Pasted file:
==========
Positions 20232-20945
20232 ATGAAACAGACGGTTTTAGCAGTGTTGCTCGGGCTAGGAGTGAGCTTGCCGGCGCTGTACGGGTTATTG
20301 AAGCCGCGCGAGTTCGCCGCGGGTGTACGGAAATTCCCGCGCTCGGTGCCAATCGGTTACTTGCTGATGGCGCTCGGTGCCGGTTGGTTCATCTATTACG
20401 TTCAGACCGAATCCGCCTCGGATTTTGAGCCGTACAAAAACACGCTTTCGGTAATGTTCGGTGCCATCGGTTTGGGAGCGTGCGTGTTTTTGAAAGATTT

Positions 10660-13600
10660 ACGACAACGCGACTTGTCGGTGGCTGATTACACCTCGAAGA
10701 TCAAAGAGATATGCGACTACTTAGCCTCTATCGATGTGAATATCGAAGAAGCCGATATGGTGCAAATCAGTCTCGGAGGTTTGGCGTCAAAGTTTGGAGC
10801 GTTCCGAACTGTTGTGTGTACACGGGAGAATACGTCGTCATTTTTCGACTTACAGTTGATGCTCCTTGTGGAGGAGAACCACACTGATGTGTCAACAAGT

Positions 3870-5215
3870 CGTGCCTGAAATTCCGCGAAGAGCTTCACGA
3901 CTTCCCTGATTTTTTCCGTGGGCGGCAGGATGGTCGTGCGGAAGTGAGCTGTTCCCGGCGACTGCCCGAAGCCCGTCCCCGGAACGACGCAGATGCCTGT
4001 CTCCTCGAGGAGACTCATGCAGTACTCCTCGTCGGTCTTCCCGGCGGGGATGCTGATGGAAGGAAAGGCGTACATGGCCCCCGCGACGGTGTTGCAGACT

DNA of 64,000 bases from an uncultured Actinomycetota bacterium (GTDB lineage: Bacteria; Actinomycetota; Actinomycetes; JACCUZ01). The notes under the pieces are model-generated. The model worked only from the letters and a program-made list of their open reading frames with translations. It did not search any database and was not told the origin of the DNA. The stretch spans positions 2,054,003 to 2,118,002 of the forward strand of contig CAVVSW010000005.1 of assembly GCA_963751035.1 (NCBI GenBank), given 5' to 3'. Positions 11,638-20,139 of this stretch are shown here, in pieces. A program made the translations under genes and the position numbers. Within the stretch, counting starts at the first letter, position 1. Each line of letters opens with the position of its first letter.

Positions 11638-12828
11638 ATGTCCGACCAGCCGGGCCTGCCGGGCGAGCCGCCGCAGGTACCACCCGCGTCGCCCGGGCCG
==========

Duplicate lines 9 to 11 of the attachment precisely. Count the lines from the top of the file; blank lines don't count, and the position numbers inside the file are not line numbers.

Positions 3870-5215
3870 CGTGCCTGAAATTCCGCGAAGAGCTTCACGA
3901 CTTCCCTGATTTTTTCCGTGGGCGGCAGGATGGTCGTGCGGAAGTGAGCTGTTCCCGGCGACTGCCCGAAGCCCGTCCCCGGAACGACGCAGATGCCTGT